Sulci are narrowed
Gray-white junction is blurred
Grossly, what becomes present sub-acutely after infarction?
(2 - 24 days)
Fluid-filled cysts
(Necrotic tissue has been liquefied and removed)
Grossly, what becomes present chronically after infarction?
(> 24 days)
Gliosis forms a wall around cystic infarcts
Lacunar infarcts often affect what brain structures (3)?
Basal ganglia
Deep white matter
What vessels supply the basal ganglia?
Lenticulostriate arteries
What vessels supply the thalami?
Perforant branches of the PCA
Where does laminar necrosis tend to occur?
In cortical gray matter

Due to watershed effect @ anastamoses of pial penetrators and deep vessels
What areas do superficial penetrators provide blood to (2)?
Superficial cortex and deep white matter

NOTE: these are derived from pial branches of major cerebral arteries
What is the typical gross pattern of damage due to a venous infarct?
Bilateral frontal cerebral hemorrhagic necrosis
What are venous infarcts due to?

Where do they often happen?
Due to venous thrombosis

Often happens within dural venous sinuses
Hot spots for plaques (3)?
Bifurcation of carotid artery into external and internal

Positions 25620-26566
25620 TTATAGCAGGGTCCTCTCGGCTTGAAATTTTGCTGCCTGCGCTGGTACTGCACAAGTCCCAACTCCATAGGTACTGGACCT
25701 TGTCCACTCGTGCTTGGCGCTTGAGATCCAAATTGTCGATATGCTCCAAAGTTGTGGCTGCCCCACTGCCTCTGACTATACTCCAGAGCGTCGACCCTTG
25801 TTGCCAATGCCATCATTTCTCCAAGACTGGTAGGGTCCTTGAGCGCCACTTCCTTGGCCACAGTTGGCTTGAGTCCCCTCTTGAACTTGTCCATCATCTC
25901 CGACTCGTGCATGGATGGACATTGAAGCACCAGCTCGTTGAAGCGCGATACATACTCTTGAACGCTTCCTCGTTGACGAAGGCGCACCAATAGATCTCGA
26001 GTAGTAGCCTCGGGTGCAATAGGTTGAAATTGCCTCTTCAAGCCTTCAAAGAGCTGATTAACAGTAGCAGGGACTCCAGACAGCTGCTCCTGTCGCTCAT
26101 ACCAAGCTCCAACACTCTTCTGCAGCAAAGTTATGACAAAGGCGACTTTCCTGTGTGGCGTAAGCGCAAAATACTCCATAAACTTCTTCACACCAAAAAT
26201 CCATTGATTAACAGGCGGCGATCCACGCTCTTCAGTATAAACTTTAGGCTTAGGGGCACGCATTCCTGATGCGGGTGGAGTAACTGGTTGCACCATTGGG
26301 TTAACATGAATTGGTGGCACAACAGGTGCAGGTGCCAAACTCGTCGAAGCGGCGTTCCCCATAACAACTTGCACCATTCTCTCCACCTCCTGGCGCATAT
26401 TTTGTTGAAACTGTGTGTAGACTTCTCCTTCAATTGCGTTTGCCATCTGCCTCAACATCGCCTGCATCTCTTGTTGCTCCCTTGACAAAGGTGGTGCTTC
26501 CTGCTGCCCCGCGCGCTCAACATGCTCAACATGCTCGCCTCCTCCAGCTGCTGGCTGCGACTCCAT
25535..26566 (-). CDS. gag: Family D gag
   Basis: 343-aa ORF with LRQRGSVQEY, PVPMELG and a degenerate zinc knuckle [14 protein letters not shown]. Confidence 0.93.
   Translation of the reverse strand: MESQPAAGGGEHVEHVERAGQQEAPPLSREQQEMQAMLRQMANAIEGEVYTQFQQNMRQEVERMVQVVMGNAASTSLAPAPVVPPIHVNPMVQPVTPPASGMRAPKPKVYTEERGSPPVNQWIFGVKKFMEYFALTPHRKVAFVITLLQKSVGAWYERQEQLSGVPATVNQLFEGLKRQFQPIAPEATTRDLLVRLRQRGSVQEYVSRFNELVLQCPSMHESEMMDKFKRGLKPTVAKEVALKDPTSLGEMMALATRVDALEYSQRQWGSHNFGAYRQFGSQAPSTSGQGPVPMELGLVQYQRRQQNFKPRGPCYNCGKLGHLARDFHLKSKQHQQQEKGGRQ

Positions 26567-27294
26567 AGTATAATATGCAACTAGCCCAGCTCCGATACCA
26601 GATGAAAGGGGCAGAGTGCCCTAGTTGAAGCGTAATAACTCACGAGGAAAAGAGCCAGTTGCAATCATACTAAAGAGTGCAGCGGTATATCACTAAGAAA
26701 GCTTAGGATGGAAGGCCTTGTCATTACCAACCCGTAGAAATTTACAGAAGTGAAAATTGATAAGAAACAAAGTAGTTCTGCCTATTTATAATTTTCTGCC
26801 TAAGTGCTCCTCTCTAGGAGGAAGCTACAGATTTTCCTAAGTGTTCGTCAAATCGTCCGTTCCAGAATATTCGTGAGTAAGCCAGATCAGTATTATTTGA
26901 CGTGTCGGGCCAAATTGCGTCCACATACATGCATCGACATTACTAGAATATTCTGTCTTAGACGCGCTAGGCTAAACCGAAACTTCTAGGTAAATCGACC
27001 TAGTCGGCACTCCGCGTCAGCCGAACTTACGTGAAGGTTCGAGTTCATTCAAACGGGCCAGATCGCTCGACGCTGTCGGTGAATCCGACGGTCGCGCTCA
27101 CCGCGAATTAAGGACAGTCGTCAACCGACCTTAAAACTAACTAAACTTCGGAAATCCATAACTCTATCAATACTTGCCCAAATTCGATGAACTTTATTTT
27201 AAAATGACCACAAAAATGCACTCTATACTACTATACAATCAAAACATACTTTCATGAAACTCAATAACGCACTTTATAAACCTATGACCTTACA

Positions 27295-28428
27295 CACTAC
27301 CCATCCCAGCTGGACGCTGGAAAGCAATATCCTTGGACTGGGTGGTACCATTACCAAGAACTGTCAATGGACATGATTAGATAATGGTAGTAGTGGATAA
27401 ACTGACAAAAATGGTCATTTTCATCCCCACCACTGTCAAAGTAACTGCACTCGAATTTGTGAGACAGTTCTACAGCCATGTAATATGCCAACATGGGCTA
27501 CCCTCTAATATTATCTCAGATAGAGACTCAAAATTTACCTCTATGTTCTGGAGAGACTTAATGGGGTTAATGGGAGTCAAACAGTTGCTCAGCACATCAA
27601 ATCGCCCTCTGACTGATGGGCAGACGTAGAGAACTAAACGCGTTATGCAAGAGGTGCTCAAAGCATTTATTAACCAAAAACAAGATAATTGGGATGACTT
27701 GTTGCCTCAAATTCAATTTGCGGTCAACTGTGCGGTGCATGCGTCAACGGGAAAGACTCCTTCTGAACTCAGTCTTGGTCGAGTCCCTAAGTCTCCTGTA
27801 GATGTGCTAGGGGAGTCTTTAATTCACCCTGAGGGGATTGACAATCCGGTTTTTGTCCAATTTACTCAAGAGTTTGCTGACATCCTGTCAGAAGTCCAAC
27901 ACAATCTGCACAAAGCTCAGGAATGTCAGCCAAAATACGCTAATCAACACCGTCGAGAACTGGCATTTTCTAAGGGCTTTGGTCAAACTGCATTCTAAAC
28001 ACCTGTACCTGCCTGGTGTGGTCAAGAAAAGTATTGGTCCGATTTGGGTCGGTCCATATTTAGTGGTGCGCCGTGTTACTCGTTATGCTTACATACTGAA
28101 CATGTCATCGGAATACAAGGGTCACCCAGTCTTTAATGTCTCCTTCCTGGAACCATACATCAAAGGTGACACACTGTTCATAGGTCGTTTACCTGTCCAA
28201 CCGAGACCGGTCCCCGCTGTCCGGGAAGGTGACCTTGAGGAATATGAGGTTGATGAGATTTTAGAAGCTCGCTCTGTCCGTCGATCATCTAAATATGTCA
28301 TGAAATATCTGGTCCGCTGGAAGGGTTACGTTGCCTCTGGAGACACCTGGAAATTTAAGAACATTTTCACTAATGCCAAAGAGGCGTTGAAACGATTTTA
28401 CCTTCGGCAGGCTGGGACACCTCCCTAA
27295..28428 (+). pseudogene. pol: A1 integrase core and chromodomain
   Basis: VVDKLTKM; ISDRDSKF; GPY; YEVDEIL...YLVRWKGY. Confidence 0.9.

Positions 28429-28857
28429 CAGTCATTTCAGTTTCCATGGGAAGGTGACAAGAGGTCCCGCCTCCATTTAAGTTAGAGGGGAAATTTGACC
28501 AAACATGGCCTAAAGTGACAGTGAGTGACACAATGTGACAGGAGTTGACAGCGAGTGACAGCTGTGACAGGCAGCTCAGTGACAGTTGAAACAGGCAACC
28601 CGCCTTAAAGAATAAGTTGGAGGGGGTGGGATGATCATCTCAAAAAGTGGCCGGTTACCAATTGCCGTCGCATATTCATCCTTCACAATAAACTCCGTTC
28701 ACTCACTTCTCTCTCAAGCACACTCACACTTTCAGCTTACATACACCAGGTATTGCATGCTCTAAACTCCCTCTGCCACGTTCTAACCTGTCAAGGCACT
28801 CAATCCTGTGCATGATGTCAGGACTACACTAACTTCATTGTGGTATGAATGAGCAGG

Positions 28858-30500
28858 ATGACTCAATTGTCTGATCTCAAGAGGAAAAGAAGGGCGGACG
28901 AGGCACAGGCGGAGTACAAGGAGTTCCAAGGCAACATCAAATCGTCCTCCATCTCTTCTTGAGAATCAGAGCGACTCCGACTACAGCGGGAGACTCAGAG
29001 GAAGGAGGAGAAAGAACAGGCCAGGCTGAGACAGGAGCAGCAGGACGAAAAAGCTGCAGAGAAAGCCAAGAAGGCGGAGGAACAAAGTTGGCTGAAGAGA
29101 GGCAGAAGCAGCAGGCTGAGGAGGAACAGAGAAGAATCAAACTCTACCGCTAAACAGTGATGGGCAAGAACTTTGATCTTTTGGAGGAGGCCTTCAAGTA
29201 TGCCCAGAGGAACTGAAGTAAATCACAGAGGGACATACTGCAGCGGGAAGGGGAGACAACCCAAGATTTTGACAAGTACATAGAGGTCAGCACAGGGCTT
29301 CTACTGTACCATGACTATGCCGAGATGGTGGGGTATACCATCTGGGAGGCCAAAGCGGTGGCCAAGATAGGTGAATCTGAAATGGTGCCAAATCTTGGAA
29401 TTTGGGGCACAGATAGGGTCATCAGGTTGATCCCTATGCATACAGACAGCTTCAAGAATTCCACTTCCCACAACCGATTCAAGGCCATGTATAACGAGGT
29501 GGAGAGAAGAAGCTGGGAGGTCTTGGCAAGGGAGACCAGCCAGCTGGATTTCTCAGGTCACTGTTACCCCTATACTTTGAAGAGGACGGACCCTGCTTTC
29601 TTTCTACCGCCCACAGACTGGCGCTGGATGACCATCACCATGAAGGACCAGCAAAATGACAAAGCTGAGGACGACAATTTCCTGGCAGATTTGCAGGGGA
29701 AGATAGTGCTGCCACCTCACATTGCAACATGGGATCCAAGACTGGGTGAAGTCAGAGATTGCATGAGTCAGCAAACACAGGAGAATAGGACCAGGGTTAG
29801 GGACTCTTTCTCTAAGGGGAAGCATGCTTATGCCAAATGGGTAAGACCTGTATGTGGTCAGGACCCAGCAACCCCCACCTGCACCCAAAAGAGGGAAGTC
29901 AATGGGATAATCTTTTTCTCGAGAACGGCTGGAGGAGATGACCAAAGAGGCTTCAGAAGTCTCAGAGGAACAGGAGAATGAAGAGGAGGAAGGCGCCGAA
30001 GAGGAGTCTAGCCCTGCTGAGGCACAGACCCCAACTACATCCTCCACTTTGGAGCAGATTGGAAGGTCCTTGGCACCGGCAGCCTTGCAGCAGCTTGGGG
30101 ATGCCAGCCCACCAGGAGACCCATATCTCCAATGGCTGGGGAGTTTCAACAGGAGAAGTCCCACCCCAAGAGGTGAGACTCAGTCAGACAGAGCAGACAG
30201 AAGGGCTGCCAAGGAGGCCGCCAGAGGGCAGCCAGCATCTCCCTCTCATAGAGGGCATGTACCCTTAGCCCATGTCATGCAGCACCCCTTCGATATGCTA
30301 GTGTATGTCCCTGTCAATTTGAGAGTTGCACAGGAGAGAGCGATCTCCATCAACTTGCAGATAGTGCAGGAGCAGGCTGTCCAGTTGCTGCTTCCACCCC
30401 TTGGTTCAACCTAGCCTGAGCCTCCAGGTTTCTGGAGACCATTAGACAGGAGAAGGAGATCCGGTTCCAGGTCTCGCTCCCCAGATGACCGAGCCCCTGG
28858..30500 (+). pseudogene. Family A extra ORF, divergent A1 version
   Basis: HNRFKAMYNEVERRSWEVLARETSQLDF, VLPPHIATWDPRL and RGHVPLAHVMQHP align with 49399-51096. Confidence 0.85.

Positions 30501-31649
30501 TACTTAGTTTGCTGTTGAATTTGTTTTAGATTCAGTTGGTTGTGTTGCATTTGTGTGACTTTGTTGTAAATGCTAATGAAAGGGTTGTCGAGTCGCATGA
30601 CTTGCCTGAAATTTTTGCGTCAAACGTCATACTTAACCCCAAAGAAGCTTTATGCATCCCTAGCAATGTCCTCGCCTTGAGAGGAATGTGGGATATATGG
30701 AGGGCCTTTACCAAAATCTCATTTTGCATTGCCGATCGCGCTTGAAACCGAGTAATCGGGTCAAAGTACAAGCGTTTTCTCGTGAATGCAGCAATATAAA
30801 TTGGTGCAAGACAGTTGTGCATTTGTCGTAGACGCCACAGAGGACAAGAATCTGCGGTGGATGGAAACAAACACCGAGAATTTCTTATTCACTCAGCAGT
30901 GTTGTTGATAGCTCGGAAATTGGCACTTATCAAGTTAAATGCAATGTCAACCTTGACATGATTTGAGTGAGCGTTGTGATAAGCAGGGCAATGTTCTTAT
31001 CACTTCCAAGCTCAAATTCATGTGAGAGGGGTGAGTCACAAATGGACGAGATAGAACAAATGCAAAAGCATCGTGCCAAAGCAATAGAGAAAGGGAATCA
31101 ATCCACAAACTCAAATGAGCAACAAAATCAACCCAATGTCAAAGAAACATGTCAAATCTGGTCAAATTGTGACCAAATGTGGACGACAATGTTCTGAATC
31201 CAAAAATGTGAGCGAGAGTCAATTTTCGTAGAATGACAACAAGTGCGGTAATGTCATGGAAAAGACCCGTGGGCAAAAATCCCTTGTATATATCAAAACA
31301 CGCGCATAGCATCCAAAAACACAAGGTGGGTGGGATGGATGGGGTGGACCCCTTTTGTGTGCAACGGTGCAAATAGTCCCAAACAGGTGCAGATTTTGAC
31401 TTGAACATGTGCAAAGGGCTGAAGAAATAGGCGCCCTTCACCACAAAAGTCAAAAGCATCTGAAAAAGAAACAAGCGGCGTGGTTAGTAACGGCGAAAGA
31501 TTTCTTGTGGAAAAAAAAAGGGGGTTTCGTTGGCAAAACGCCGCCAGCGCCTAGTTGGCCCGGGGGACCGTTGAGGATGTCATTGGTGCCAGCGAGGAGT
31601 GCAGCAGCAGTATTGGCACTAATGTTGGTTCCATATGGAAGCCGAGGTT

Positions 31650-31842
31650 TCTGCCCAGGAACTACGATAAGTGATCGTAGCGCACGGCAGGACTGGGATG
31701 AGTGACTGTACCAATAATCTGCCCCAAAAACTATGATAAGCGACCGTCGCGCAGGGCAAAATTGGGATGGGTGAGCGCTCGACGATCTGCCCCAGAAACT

Origin of MCA
Origin of PCA
Arterial atherosclerotic disease typically affects what type of vessels?
LARGE vessels
Hypertensive vasculopathy usually affects what type of vessels?
SMALL vessels

i.e. deep perforating vessels supplying basal ganglia
(also, supply of deep white matter, and pons)
What is Moyamoya disease?
Progressive stenosis and eventual occlusion of intracerebral arteries
Entails severe intimal fibromuscular dysplasia

A rare, idiopathic condition
Presents w/ "puff of smoke" appearance on angio
What causes the "puff of smoke" appearance of Moyamoya disease?
(appearance on angiogram)
Compensatory dilatation of lenticulostriate arteries
What is the excitotoxic theory of brain injury?
Glutamate causes large Ca and Na influxes
Excessive intracellular Ca causes activation of proteases

BOTH of above lead to activation of pro-apoptotic pathways
Acute neuroprotective responses (4)
Vasodilation (via NO)
Activation of GABA-ergic interneurons
Depletion of extracellular Na and Ca
Activation of anti-apoptotic signaling
Explain how hemorrhagic lesions are ischemic lesions as well